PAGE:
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#4
Sorry to hear about your AIDS man
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#5
I've always tried to be careful with music. Unfortunately, metal tends to be loud, so I've taken to wearing earplugs at concerts and practice. What I've found is that a good pair of custom fitted earplugs actually makes a concert sound more clear, and your ears aren't ringing the next morning. Heed this advice folks; it may seem kinda lame now, but you'll thank yourself when you're the only one in the old folks home that can hear their grandkids talking.
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#6
i have tinnitus, but my hearing is pretty good, which is wierd. but i know i have some kind of inner ear problem because my balance sometimes goes wacky for days and everything feels tilted one way. I do protect my ears alot when playing music with my band, because i know going deaf isnt worth not wearing earplugs.

i gotta say it sucks for you to have to wear hearing aids, and im glad i dont have to, but i could end up that way if im not careful, so i am.
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#7
Quote by The*Music*Man
i have tinnitus, but my hearing is pretty good, which is wierd. but i know i have some kind of inner ear problem because my balance sometimes goes wacky for days and everything feels tilted one way. I do protect my ears alot when playing music with my band, because i know going deaf isnt worth not wearing earplugs.

i gotta say it sucks for you to have to wear hearing aids, and im glad i dont have to, but i could end up that way if im not careful, so i am.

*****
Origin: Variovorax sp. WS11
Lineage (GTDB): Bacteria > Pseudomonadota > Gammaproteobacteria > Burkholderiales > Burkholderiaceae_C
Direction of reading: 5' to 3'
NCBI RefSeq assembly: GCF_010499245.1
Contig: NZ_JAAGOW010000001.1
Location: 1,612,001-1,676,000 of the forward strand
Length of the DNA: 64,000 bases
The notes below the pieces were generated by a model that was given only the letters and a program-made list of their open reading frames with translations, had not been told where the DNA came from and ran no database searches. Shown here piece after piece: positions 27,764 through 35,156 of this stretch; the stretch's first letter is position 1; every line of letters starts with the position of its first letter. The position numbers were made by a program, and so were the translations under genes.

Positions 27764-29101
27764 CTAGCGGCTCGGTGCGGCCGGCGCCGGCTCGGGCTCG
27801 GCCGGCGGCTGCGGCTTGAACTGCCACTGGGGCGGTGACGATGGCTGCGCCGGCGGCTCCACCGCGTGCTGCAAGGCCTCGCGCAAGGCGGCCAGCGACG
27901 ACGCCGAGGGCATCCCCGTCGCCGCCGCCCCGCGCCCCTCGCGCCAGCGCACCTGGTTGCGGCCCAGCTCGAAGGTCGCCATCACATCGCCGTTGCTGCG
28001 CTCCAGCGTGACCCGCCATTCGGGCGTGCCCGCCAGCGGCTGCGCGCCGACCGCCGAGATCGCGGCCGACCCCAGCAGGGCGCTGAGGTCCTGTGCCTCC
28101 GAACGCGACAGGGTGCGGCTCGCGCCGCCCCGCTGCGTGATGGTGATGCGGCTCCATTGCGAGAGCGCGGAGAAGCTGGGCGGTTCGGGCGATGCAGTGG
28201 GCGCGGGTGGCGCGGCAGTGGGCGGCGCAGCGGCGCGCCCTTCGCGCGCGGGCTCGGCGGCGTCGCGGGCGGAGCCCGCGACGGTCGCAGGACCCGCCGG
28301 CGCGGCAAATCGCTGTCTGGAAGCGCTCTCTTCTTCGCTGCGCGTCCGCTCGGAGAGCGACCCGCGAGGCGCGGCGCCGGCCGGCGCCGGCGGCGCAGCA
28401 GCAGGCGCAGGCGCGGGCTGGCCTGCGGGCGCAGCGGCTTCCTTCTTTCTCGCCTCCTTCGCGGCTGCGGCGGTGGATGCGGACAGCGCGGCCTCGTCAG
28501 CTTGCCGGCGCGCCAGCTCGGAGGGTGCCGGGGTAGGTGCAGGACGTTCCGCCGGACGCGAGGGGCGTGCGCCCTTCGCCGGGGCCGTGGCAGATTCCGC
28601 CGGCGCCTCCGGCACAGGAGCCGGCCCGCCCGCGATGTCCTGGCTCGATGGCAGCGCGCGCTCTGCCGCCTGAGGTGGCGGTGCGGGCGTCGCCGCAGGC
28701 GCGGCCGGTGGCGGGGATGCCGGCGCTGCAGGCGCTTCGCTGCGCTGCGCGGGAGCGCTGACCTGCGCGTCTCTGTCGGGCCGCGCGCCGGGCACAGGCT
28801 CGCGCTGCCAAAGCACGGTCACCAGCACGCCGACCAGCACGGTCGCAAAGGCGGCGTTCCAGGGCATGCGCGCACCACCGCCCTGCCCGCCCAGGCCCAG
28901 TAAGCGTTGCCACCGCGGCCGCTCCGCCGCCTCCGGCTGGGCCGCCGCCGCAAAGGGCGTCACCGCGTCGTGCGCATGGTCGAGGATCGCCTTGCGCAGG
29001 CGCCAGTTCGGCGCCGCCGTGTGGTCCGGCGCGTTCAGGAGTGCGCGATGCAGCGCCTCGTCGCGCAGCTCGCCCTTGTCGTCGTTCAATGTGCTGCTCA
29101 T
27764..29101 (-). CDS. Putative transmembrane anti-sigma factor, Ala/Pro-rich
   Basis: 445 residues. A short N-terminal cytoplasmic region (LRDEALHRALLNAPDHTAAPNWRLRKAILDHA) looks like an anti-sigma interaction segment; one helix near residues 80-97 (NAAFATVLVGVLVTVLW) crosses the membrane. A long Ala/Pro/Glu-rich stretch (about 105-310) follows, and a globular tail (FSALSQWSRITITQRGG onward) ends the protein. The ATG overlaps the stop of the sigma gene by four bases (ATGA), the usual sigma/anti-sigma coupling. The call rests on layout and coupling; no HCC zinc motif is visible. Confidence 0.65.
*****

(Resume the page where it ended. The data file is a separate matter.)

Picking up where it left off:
Tinnitus and bad hearing doesn't necessarily have to go hand-in-hand.
it isn't really defined what's causes tinnitus, but scientists belive it's somewhere on the wire between the ear and brain
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#8
I don't go to many gigs. Been to 2 so far, and I don't play guitar too loudly either, so I don't think I have to worry about it as much as some of the other people on UG.
#9
ive had a pain in my ears and ive solved it. Just put my head over a bowl of steaming water with olbas oil in, clears your sinuses- the pipes ect that connect your ears to your mouth nd stuff.

wel it works...
#12
I've had tinnitus for a few years now, which I believe was caused by lack of ear protection during a few band practices... All it takes is one loud situation and you are stuck with this constant ringing in your ears. I've been to an ENT since and my hearing is great he says. It really gets me down sometimes though. I'm waiting for a cure, but until then I will be happy to learn ways to "tune it out" through cognitive therapy, meditation, however it may happen.
#13
whe you said "high" volume is defined as >115 db, i dont know how loud that is...
sup?
#15
There is one way to dampen the tinnitus. It won't cure it, but it'll dampen the worst sounds. I don't have it though, so this has only been told to me...

You go to the doctor, who gives you a sound accordingly to how 'loud' your tinnitus is, and you listen to that alot. After a while your brain will dampen the original tinnitus sound, and you can get a new sound from the doctor.

I'm not sure about this though, so don't trust me too much!
And I'm trying to get better at using earplugs, but sometimes I just can't remember them or I can't use them because they mess up the sound and make me turn up some instruments far too much...
#16
I'm completely deaf in my right ear; not because of some bad experience, just born like it.

It definitely has it's ups and down's, but overall I like it.